In 1867, the Maryland Central Railroad was chartered with building a railroad line connecting Baltimore, MD, with Philadelphia, PA; however, no tracks were laid. It was not until 1873 that the first narrow-gauge tracks were laid by the Peach Bottom Railway connecting York, PA with Peach Bottom, PA on the Susquehanna River. Three other railroad charters were established to connect this trackage to Baltimore, which was still without railroad service, but none came to pass.
The Baltimore and Delta Railway began building narrow-gauge trackage in 1878 at Baltimore; while modest at first, the line continued stretching northwards until it connected to the Peach Bottom Railway at Delta, PA. The Maryland Central, which still existed, purchased both lines in 1889; in 1891, both lines came under the ownership of a newly-formed company, the Baltimore and Lehigh Railroad, which began to operate the entire line between York and Baltimore as a singular route.
The B&L was ill-fated, however, and filed for bankruptcy as early as 1893. As a result, the line from Delta north to York, and the line south of Delta to Baltimore, were purchased and again operated by two separate entities: the York Southern Railroad purchased the northern part, while a former owner of the B&L purchased the southern part and continued to operate it as the B&L. The entirety of the route was operated in this manner for another 6 years; even the northern part of the line was converted to standard gauge, while the southern portion remained narrow gauge.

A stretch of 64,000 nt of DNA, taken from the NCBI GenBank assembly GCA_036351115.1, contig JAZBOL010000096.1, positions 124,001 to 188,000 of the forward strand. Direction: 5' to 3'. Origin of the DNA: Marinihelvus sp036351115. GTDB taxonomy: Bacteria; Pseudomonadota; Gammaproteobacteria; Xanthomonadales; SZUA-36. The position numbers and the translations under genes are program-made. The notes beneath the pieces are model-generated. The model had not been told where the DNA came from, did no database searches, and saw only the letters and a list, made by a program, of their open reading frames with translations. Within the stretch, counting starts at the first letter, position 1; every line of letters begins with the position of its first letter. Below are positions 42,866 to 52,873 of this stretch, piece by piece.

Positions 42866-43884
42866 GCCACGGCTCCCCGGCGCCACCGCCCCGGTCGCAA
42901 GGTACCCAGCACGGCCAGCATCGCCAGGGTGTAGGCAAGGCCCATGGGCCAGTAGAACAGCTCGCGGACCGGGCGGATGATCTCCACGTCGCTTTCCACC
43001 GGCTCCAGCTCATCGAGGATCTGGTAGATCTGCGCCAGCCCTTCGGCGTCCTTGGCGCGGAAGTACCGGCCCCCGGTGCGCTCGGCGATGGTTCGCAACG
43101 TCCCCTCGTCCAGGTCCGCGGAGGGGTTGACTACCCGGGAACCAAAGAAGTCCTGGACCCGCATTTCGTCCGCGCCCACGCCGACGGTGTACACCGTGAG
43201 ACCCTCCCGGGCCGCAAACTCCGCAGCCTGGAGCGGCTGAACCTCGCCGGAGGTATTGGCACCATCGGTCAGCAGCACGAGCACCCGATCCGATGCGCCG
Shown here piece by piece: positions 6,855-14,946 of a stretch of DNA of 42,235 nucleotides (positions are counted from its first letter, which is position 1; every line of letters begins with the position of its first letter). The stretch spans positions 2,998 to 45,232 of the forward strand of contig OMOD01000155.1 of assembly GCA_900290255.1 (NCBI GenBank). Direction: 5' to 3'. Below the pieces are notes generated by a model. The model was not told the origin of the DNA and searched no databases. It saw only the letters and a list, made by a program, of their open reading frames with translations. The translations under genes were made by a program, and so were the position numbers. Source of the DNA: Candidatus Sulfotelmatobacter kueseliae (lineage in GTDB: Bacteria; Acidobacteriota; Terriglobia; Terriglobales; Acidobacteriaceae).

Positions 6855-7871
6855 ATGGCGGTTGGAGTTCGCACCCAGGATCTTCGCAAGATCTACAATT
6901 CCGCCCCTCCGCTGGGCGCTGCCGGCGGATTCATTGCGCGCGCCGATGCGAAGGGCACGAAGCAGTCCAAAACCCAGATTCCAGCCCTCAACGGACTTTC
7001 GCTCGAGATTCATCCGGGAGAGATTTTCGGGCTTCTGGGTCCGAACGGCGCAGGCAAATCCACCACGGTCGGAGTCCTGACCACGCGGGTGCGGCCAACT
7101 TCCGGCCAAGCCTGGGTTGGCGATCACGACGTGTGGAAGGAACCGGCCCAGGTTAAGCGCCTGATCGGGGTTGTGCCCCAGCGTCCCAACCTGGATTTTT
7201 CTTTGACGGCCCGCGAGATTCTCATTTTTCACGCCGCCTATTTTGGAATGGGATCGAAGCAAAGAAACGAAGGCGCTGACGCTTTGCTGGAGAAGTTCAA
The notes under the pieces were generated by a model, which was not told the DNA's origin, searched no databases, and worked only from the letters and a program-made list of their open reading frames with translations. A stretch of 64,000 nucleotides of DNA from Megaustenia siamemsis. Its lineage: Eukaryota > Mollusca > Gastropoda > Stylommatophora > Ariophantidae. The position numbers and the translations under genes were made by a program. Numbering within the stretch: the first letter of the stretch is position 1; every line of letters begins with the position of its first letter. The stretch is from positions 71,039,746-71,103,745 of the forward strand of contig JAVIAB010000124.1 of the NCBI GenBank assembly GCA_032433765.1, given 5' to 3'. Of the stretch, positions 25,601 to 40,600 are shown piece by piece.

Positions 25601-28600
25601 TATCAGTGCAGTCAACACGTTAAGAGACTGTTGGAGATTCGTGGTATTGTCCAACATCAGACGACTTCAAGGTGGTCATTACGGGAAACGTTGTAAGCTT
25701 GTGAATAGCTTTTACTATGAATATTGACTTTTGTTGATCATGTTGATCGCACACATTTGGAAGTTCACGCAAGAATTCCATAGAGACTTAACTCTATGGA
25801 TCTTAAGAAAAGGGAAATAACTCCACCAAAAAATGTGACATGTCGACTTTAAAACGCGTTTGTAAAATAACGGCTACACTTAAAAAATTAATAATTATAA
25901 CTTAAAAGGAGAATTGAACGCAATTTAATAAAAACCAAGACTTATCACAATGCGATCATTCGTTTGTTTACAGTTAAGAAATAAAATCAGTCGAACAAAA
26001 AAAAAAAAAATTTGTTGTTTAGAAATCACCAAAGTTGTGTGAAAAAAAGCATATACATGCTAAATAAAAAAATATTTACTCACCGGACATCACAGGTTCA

In 1899, both lines came under the same ownership again, this time as the Maryland and Pennsylvania Railroad. The M&P, or "Ma & Pa Railroad", saw long-time success, offering both passenger and freight traffic between York and Baltimore. As to be expected, passenger service declined in the 1940s due to ever-increasing automobile traffic; indeed, passenger service ceased on August 31, 1954. Soon after, the southern part of the line, between Baltimore and Delta, was abandoned in 1958.
The northern section continued to operate, however, for another 20 years. The last train ran in 1984, and the tracks were pulled up in 1986. A short segment was left in place for the Maryland and Pennsylvania Railroad Preservation Society, with hope to once again run trains (albeit for passenger excursions) over the former Ma & Pa Railroad.